Go tell it on the mountain… | SierraSun.com

Go tell it on the mountain…

Paul Raymore, Sierra Sun

Josh MillerChurch-goers from Tahoe Resort Ministries gather at Alpine Meadows for service Sunday. Tahoe Resort Ministries is a coalition of local churches led by First Baptist Church in Tahoe City.

At 1:30 p.m. last Sunday, the Roundhouse chairlift at Alpine Meadows was closed and in need of maintenance. Twenty minutes later, lift mechanics had solved the problem and the lift was running again, just in time to get people to the scheduled 2 p.m. church service held at the top of the Roundhouse chairlift overlooking Lake Tahoe.

Approximately 20 people gathered to sing, pray and hear a short sermon given by Jeff and Darcy Anderson, mountain chaplains with Tahoe Resort Ministries.

Meanwhile, similar services were taking place at five other North Lake Tahoe ski areas, with Christians of all denominations gathering to give thanks and reflect on their lives and the lives of others.

Church services at area ski resorts are nothing new. First held at Squaw Valley in the 1960s, Alpine Meadows began offering regular Sunday services in 1972; and in 1979, Northstar, Mt. Rose, Diamond Peak and Homewood also began hosting services.

Tahoe Resort Ministries, a coalition of local churches led by the First Baptist Church of Tahoe City, sends two volunteers to each of the six participating resorts every Sunday for the 2 p.m. services. The volunteers are typically lay people from the church who enjoy skiing and want to offer guests at the resorts an opportunity to worship in the natural beauty of the mountains.

Debbie Wohler, one of the founding members of Tahoe Resort Ministries in the 1960s, said “The services are just a chance to stop and worship together and meet Christians from all over.”

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The dramatic settings, Wohler said, lend an inspiring touch to the outdoor services.

“You just look out and you say ‘Somebody bigger than me must be responsible for all this,'” Wohler said.

Ski Chaplain Jeff Anderson agrees that the setting lends an air of grandeur to the services. “We’ve had a lot of people who come and say that church didn’t do it for them, and although they’re hearing the same message that would be given in church, the setting frees them or something and allows them to see that it’s about a relationship with God,” Anderson said.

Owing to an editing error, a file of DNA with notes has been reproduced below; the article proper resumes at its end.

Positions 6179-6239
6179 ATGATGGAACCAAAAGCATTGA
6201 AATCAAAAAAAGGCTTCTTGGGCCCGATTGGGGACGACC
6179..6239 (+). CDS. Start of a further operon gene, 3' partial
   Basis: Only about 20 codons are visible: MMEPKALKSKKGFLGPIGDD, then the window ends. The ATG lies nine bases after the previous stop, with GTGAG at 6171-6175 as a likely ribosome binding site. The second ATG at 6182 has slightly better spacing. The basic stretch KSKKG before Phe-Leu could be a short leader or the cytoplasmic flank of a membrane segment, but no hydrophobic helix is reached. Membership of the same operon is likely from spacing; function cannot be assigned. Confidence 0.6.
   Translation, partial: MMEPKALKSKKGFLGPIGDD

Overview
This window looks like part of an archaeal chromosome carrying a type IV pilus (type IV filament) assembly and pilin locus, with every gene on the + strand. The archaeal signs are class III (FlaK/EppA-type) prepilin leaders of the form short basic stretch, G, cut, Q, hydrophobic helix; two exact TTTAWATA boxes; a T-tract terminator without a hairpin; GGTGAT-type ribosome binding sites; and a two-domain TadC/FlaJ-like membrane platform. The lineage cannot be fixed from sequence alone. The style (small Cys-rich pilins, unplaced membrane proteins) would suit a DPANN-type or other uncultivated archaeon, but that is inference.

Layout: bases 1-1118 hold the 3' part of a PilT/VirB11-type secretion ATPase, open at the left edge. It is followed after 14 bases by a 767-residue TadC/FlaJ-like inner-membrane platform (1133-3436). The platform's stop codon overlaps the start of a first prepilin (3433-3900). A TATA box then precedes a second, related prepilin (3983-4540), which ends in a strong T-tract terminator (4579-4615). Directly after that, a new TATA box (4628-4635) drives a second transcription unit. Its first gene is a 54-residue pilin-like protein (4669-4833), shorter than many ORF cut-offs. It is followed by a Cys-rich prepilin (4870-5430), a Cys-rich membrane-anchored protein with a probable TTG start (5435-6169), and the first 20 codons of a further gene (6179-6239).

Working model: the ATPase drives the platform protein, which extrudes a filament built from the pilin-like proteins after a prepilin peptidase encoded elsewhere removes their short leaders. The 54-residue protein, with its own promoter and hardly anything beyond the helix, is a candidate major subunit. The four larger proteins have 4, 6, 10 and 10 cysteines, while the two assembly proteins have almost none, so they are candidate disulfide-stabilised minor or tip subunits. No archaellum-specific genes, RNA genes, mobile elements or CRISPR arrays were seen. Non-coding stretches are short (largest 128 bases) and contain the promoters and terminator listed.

Normally the mountain services will draw between 15 and 25 guests; however, crowds of more than 100 people are common for Easter Sunday services. Weather also plays a role in the size of the crowd, with spring-like conditions being ideal.

The service at Alpine Meadows was mostly attended by out-of-town guests, which Anderson said was typical of the mountain services.

“I think our goal is really to allow people who are visiting and don’t have a church up here to be able to come worship and to experience their faith in a different setting,” Anderson said. “A lot of times, when you get a fairly big group and you ask people where they’re from, they can be from all over the country. There are families vacationing out here, sometimes they’re from here, a lot of times you get parents with kids working at the resort.”

San Francisco resident Connie Cassady made a point to stop by the service at Alpine Meadows. She has been to Sunday services at all six of the participating resorts and enjoys the fact that the services are held on the hill.

“I’m a very spiritual person, for one thing, and I go to church regularly when I’m in town, so when I’m not there I still need my spirituality here,” Cassady said, adding that in the outdoor setting “you can see, hear, smell all of God’s glory. It’s very very special. I love my church but I love this church too.”

Darcy Anderson was a ski instructor at Alpine Meadows for six years and brought her husband into the ski chaplain program. She said her work with the Tahoe Resort Ministries has led to a number of requests from people who want to get married on the slopes or elsewhere.

“It’s funny because all my ski instructor buddies call me ‘Chap’ for ‘Chaplain,’ and I actually was asked to do a wedding for a couple of them this fall in Meeks Bay,” she said.

The service at Alpine Meadows was relatively brief, and after a couple of songs, a prayer, a responsive reading and a short sermon, attendees at Sunday’s service clipped back into their bindings and rode off to enjoy the rest of the afternoon.

Church services on the ski slopes are held every Sunday, beginning the Sunday before Christmas and continuing through Easter. Services begin at 2 p.m., last approximately 20 minutes, and are held at Squaw Valley, Alpine Meadows, Northstar, Mt. Rose, Diamond Peak and Homewood resorts.

For meeting locations and more information contact Debbie Wohler at the First Baptist Church of Tahoe City at 583-2925.